Quarantine view; the Skyline of Mumbai as seen from my living room window

Its 4.30 am & I sit by my living room window to write this article. The dawn skyline of Mumbai city looks like a thick ‘seismograph’ that goes across the horizon. The traffic signals, flashing the amber light have been blinking since the lock down. Soon at around 5.15am a mosque nearby announces the call for the Fajr (dawn) prayers. Somewhere among the skyline, the canopy & the fluttering flag of the Mumba Devi temple blesses the first morning sun rays that kiss the ‘ailing’ city to rise with hope!

Quarantine Times; celebrating the Marathi New Year (Padwa) that marks the beginning of the Harvest Season in Maharashtra State

Vasudhaiv Kutumbakam (The World is my family) In the fight against Coronavirus Indian MP’s call answered with the gesture of lamps lit at our window & prayers being chanted for everyone’s well-being

Indeed, in these dark times, hope is what the city needs, amidst the medical and administrative problems that are being faced due to the coronavirus pandemic. Mumbai, being the financial capital of India and, & with the city’s lock down now exceeding beyond 21 days, it’s clear that India’s economy will soon need a ‘ventilator’ for its survival! The markets, industries, offices, entertainment hubs, restaurants, local businesses are all shut down to combat the virus.

The handicapping conditions that we all are experiencing is totally new to all because no one has a reference model from the past, to deal with the situation effectively. But I realized that, in such times having a veteran around you helps, especially if over the years he/she has closely witness the fall and rise of the city.

My mother, who lives with me, is 78 years of age today. As we both experience the ‘quarantine time’ together, she nostalgically shares interesting tales of Mumbai city which reflects the resilient spirit of the Mumbaikars.

The only photograph of my parents’ wedding in 1963. 2 years after their marriage they witnessed the aftermath of the 1965 Indo-Pak War

After her marriage in 1963, my mom came to Mumbai from a small coastal town named Harihareshwar in Maharashtra. Just after 2 years, in 1965, India was at war with Pakistan.  Though most of the action was in the North of India, but Mumbai suffered massive financial trauma from that war. Later in 1971, India was again at war with Pakistan over the East Pakistan (now Bangladesh) issue. Mom reports that a lot of financial and social restrictions were imposed on the citizens during those war times.  Both the times, she has experienced curfews, black outs and random sounds of sirens alerting the public to stay inside their homes, was an everyday scene. In the blackouts the radio sets were the only source of news and entertainment then. Mom reports, ‘There was a constant fear among the Mumbai’kars that fighter planes would fly over the city and kill us all in one go!’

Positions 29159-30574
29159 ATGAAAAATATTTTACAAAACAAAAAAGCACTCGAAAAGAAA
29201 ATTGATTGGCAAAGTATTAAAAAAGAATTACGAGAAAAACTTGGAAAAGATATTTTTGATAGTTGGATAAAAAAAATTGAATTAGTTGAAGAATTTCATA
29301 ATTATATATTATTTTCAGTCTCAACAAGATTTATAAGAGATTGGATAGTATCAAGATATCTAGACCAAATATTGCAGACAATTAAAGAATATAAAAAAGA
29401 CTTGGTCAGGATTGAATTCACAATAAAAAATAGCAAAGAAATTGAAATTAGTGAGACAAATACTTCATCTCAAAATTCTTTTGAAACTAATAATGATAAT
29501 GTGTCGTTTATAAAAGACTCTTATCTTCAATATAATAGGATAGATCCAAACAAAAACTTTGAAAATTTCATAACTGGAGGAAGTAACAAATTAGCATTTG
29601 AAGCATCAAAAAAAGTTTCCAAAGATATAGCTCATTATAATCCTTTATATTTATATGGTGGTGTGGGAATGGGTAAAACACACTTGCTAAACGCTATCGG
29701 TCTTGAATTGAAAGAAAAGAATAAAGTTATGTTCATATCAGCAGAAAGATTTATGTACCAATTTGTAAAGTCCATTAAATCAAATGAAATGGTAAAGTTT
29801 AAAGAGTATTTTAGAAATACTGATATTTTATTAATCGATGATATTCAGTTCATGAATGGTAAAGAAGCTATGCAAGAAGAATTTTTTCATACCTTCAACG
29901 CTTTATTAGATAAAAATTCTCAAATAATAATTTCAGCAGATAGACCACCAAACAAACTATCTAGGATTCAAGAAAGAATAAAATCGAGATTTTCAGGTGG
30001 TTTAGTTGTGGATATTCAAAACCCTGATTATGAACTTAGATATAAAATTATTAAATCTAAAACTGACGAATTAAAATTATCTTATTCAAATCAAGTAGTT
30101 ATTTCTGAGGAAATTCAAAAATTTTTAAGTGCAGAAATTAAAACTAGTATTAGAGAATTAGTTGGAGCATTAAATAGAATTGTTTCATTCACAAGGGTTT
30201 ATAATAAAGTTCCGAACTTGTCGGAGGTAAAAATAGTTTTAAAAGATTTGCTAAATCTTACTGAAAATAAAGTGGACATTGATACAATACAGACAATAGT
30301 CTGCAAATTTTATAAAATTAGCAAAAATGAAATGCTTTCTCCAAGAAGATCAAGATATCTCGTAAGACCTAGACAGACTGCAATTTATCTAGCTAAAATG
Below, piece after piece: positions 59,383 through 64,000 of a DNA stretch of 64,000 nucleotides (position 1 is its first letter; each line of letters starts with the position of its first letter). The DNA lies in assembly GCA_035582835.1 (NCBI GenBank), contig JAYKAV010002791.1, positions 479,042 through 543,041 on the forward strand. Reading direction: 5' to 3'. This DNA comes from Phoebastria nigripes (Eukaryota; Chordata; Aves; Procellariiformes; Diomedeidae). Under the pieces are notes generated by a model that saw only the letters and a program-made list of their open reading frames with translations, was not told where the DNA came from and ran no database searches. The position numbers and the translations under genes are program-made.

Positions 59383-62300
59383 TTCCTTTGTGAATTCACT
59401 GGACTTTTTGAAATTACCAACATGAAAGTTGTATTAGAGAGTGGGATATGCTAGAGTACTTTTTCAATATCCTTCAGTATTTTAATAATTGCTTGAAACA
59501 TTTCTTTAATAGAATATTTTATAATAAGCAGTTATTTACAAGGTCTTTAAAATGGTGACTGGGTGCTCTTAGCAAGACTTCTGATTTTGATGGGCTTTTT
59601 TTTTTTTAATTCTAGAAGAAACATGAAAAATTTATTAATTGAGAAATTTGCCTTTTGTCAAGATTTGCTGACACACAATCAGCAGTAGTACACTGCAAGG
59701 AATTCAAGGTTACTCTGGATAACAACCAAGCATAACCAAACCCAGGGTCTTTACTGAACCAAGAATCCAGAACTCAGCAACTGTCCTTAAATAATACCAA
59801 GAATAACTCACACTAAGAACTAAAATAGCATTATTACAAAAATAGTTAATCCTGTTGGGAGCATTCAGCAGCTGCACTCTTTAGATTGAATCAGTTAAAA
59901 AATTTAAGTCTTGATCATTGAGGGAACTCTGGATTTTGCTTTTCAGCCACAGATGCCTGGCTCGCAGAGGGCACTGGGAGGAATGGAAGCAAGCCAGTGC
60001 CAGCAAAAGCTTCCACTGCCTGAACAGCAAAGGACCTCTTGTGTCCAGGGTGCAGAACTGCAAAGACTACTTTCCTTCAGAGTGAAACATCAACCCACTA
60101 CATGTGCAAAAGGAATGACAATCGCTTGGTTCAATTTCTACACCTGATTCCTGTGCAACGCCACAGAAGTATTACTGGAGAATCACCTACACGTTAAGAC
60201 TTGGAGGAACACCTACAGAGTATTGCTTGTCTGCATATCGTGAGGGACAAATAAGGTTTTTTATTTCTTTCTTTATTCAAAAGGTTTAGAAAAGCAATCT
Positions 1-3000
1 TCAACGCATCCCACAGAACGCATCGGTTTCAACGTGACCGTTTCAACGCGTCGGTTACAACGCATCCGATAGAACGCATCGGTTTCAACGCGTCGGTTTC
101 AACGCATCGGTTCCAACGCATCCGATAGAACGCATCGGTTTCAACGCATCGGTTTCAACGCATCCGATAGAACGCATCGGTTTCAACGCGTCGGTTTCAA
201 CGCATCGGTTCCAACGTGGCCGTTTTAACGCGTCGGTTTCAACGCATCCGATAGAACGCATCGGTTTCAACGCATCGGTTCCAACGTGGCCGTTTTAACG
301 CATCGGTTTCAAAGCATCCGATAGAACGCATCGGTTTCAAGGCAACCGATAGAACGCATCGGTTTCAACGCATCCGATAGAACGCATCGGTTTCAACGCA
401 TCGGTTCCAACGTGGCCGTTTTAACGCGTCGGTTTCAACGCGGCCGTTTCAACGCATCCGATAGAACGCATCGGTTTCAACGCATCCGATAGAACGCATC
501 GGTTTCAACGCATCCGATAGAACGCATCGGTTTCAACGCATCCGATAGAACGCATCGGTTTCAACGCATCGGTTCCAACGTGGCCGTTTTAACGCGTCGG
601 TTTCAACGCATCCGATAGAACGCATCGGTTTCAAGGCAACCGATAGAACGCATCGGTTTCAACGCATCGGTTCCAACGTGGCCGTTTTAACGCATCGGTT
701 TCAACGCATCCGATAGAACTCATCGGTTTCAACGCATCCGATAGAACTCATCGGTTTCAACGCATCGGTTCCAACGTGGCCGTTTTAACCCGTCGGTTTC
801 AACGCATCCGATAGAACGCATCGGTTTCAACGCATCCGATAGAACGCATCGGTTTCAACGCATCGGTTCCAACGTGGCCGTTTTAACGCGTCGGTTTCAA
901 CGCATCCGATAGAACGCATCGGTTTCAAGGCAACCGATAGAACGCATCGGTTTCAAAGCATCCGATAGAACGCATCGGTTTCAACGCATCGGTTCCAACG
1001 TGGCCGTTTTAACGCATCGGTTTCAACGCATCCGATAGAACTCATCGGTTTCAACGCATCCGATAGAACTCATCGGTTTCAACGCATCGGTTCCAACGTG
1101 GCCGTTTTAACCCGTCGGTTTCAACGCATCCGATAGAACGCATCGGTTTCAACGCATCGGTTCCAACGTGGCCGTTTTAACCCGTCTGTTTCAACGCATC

Hanging out! My late Dad Mr Chandrakant Sankulkar & my Mum Chandrakala Sankulkar, just after the 1971 Indo-Pak War

My elder brother and myself were not born then to witness it first hand, but, as mom reports, ‘that in spite of ambiguity, threat, confusion, those war days had created a beautiful chapter in her history, cause it was a warm feeling to see everyone standing together to fight it out collectively. Above all, in spite of the differences, the war had literally brought all of the joint family members together!

There after Mumbai collectively suffered on two more occasions, where the financial and social machinery was crippled for few months. One being the 1992 bomb blasts & the communal riots that followed it & the other being the terrorist attacks on Mumbai in 2009. Rising from the ashes like a Phoenix, Mumbai and Mumbai’kars bounced back in record time!

Fancy Dress Time; my brother and myself dressed as little sailors arrived at Mumbai’s natural harbour & port

But now with the Coronavirus threat in the city, I asked my mom as to how we should cope with this medical scare? She smiled and replied, ‘Strictly follow what is instructed by the medical & administrative experts of the city (Discipline), secondly we humans must reflect on our prior lifestyle which needs correction for this to not repeat again (Knowledge) and above all, believe that good times will come’ (Faith)!

Reflecting on what mom had said, I could clearly sense that though it is unfortunate that the virus has crippled Mumbai’kars and the world too, but it has also been the reason for uniting the world, as one large joint family. It is astonishing & delightful to see even rival nations co-operating with each other in the ‘war’ against the coronavirus. At our personal level, notice that most of us are helping each other at home, feeding the poor & homeless (both people & animals), genuinely connecting with dear ones, a tleast digitally, taking out time to look beyond oneself & practicing empathy. I wonder, prior to the pandemic, had the ‘human’ in us got lost in the machines, IT & Artificial Intelligent based world that surround us, until the virus pulled us out and made us to ‘feel human’?!

Good Old Times; my elder brother & myself at a photo studio hosted at the Mahaxmi Fair, Mumbai

NOTE: Offering my condolences to all the families who lost their loved ones in the pandemic & praying for the health & safety for all.


Photo Courtesy: Shraddha. C. Sankulkar